She has a laptop with a webcam. So do a billion other people. Just 15 years ago the idea of a laptop was an outrageous luxury item. Now a computer with more processing power than everything that ran WWII is casually taken to a park. And this laptop wasn’t provided by her work. It was a present.

Nearly everyone on the planet has access to the Internet. Most of it high speed and capable of video. Cafes, restaurants, and cheap hotels give access away for free. Some of the poorest people in the world have such cheap and easily available Internet service they can spend hours sending Nigerian SPAM email.

She had a GSM phone to access the Internet in the middle of the countryside. She wasn’t in a big city. She was out in the jungle looking at a waterfall. The GSM phone is three examples of abundance. She could afford to have the equipment. The service was there. It was cheap enough that she didn’t care about the cost. Just 20 years ago making any phone call between Thailand and the USA would require scheduling overseas operators to make connections and it would be so expensive only governments or large corporations would do it. Today a young lady on a day trip calls a friend half way around the world and thinks nothing of doing it.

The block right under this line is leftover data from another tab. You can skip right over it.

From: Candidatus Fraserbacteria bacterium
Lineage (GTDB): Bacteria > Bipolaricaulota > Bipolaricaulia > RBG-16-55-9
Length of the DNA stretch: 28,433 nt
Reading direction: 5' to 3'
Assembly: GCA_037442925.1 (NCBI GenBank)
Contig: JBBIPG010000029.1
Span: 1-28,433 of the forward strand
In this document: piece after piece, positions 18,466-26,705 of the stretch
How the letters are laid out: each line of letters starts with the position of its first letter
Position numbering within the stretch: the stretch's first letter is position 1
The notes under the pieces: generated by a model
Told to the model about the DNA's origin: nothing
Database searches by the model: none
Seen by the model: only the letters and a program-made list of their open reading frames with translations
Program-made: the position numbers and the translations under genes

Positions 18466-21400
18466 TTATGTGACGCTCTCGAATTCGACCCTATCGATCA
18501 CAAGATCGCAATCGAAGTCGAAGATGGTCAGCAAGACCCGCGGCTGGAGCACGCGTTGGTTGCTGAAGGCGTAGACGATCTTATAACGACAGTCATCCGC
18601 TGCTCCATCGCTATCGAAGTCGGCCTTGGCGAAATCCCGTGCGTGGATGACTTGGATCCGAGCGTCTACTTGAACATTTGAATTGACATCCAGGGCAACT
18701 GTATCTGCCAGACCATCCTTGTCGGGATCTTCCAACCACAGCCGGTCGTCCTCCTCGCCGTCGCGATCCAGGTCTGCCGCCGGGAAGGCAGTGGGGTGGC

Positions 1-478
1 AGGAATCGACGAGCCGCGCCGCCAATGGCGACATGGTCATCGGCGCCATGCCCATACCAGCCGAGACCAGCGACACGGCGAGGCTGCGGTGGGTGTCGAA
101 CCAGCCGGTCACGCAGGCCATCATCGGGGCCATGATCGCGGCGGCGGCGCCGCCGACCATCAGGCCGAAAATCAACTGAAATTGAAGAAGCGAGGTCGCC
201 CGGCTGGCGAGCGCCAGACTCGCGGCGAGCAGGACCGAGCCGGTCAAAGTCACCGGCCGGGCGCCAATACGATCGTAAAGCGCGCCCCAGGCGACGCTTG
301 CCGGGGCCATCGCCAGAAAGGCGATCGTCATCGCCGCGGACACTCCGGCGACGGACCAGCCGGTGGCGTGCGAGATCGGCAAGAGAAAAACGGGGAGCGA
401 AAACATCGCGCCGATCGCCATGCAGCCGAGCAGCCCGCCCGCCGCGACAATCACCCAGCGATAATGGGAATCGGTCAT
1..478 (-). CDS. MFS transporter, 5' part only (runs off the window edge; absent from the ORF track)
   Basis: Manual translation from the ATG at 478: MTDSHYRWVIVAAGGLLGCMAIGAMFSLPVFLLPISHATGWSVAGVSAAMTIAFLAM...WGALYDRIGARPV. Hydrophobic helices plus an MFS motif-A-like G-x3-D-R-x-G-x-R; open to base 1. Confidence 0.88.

She used Skype to do the video conference. The software and the service were totally free. Once she was online everything was free.

The fact we even met to become friends is another example of abundance. Global communication is free and easy. Two people out of 6.5 billion on the opposite sides of the world with no people in common were able to meet based on shared interests and values. It wasn’t long ago that was nearly impossible. Now today its common place.

Abundance is the design of the universe and we are seeing the accelerating effects every day.

What is Abundance?

January 22, 2007 · Posted in abundance, economics, innovation, strategy · 1 Comment 

Do you work, purchase, or consume anything? If so this new understanding of Abundance effects you.

“You keep using that word. I do not think it means what you think it means.” The character Inigo Montoya from the movie “Princess Bride”

In 2000 I began a project to change the world. My partner in this project was The Shad0w, contributor to the BitTorrent protocol and creator of BitTornado program. Napster and other peer-to-peer file sharing systems were in full swing and BitTorrent was just starting to catch on. At that point we realized that it was impossible to stop people from copying information. Music, movies, books, or software programs are all just information. Any information can be digitized. Once digitized copies are basically free. But we also realized that if people weren’t paid to make new information the world would stagnate. The entire legal system of intellectual property was based on restricting copies and now that was impossible.

While Shadow worked on BitTorrent and other technologies I worked on business models for this new world we were entering. I began researching, doing experiments and reexamining everything I knew about information. The result of that were several profound discoveries. One of them was a completely different way of looking at economics.